This book is about the literary representation of selfhood in the Modernist period. It explores developments and interrelationships within a twentieth-century discourse about the self which is both specialised and experimentalist. It is concerned with new ways of representing self-experience in both fiction and poetry, all of which are construed as part of a shared ongoing project. So implied in the discussion will be one kind of description of Modernism itself: Modernism in literature was a movement that radically probed the nature of selfhood and problematised the means whereby ‘self’ could be expressed. This phenomenon may be most easily evidenced in terms of key instances: Conrad’s Lord Jim and Eliot’s Prufrock; James’s Lambert Strether and Pound’s Hugh Selwyn Mauberley; Joyce’s Leopold Bloom and Woolf’s Mrs Dalloway; Ford’s Christopher Tietjens and Jones’s John Ball; Eliot’s ‘Tiresias’2 and Pound’s Ego Scriptor.3 Each instance signifies a literary site where the complexities of self-experience and the problems of their expression are activated and engaged. It is clear that such literary exploration did not take place in a vacuum: a variety of factors are involved in the phenomenon — most obviously, the general diffusion of social alienation, the rise of the psychoanalytic movement, the disorientation brought about by the shock of the Great War and the increasing experimentalism of almost all the contemporary artistic movements.


Literary Discourse Social Alienation Modernist Discourse Literary Site Linguistic Awareness 
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  1. 4.
    ‘The point of view which I am struggling to attack is perhaps related to the metaphysical theory of the substantial unity of the soul’. T. S. Eliot, Selected Essays (Faber and Faber, 1958 ), p. 19.Google Scholar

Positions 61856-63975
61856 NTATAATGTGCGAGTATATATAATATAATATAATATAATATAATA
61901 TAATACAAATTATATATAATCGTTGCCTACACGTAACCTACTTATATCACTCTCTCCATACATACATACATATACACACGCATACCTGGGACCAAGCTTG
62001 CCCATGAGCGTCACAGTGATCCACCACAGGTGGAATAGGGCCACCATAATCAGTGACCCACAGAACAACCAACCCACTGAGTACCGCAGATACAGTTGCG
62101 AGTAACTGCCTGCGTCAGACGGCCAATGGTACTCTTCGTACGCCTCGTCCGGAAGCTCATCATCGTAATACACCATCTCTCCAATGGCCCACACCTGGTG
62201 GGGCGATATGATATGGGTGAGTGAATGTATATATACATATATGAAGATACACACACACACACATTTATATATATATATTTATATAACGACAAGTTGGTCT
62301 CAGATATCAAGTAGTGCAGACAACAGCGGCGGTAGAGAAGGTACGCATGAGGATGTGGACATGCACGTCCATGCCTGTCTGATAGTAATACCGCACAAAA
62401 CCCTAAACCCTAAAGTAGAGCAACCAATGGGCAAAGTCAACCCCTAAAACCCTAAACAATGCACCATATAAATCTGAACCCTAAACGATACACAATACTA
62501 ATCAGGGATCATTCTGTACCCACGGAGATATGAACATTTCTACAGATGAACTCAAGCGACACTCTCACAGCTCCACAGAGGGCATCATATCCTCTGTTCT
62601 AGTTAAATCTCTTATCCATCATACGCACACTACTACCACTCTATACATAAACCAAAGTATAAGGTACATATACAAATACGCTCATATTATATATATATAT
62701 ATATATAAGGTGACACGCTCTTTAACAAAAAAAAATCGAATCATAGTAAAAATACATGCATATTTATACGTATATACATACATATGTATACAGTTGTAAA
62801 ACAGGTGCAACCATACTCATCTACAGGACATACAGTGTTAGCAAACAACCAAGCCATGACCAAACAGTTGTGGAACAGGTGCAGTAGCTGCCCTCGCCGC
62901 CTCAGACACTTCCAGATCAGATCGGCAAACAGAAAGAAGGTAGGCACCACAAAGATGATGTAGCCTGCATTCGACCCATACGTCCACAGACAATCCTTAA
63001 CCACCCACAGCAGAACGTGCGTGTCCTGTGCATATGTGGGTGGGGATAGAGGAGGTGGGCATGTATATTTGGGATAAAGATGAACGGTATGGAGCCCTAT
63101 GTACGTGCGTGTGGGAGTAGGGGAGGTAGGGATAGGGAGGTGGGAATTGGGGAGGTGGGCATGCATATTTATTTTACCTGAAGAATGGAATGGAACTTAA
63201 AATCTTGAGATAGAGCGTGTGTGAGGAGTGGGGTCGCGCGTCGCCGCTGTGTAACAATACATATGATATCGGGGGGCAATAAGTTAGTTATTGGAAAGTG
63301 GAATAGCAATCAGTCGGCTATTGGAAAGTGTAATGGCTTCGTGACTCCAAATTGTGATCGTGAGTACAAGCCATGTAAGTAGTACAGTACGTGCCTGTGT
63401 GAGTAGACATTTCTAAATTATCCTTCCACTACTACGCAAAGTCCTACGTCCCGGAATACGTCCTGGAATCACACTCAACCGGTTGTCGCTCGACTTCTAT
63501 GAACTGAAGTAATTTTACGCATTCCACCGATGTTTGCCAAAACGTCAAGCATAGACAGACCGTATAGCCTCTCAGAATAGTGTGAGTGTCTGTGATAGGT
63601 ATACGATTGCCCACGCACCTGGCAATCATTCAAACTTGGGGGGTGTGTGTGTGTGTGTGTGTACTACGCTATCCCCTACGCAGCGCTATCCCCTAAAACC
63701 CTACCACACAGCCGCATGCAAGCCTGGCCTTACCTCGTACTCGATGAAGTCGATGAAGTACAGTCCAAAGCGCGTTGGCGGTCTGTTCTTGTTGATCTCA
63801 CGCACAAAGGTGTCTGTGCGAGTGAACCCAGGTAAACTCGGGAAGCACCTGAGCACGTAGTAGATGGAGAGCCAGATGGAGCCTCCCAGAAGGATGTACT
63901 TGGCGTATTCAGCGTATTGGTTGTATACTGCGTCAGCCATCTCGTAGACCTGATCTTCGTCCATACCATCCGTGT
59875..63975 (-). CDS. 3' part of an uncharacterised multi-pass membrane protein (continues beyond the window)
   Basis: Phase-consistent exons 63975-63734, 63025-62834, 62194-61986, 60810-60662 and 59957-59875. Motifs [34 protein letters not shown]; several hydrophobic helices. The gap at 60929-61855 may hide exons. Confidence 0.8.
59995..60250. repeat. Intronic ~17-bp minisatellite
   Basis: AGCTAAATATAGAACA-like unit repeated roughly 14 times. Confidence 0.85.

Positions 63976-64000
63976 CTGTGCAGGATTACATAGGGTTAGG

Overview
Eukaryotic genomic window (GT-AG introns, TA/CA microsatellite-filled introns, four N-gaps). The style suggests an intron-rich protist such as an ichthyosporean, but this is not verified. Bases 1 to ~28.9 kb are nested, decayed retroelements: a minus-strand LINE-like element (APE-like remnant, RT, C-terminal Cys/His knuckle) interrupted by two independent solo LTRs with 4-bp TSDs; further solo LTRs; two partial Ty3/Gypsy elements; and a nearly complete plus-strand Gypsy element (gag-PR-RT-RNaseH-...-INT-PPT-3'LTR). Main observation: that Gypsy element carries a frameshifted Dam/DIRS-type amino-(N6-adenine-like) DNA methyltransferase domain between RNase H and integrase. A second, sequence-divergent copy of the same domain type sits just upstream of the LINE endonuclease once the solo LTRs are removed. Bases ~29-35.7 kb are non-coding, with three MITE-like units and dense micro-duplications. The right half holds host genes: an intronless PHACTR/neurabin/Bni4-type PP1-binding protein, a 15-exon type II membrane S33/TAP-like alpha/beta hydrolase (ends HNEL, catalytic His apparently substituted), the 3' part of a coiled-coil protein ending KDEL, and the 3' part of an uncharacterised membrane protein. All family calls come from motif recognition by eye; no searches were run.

2. 8.
    Daniel Defoe, Robinson Crusoe (Signet, 1961), pp. 65–6.Google Scholar
  3. 9.
    Robert Langbaum, The Mysteries of Identity: A Theme in Modern Literature (University of Chicago Press, 1977).Google Scholar
  4. Karl Miller, Doubles: Studies in Literary History (Oxford University Press, 1985).Google Scholar
  5. 11.
    To Richard Woodhouse, 27 October 1818, in The Letters of John Keats, vol. 1, edited by Hyder Edward Rollins (Cambridge University Press, 1958), p. 387.Google Scholar
  6. 15.
    Gillian Beer, Darwin’s Plots: Evolutionary Narrative in Darwin, George Eliot, and Nineteenth Century Fiction (Routledge and Kegan Paul, 1983), p. 14.Google Scholar
  7. 16.
    Joseph Conrad, Nostromo: A Tale of the Seaboard (Penguin, 1963), p. 259.Google Scholar
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    Virginia Woolf, The Waves (Penguin, 1964), p. 172.Google Scholar
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    Antony Easthope, ‘Why Most Contemporary Poetry is So Bad and How Post-Structuralism May be Able to Help’, PN Review, 48, Nov–Dec 1985, p. 36. See also Antony Easthope’s Poetry as Discourse (Methuen, 1983), especially Chapter 9. While my book was in press Maud Ellmann’s The Poetics of Impersonality: T. S. Eliot and Ezra Pound (Harvester Press, 1987) was published. I wish I could have read this book while formulating my arguments; it provides fine insights into the deconstruction of selfhood in Eliot and Pound.Google Scholar
  10. 23.
    ‘Epimenides the Cretan said that all Cretans were liars, and all other statements made by Cretans were certainly lies. Was this a lie?’ Alfred North Whitehead and Bertrand Russell, Principia Mathematica (Cambridge University Press, 1967), p. 60.Google Scholar
  11. 25.
    From ‘The Love Song of J. Alfred Prufrock’, T. S. Eliot, Collected Poems 1909–1962 (Faber and Faber, 1968), pp. 16–17. All quotations from Eliot’s poetry will be taken from this edition.Google Scholar

Copyright information

© Dennis Brown 1989

Authors and Affiliations

  1. 1.Hatfield PolytechnicUK

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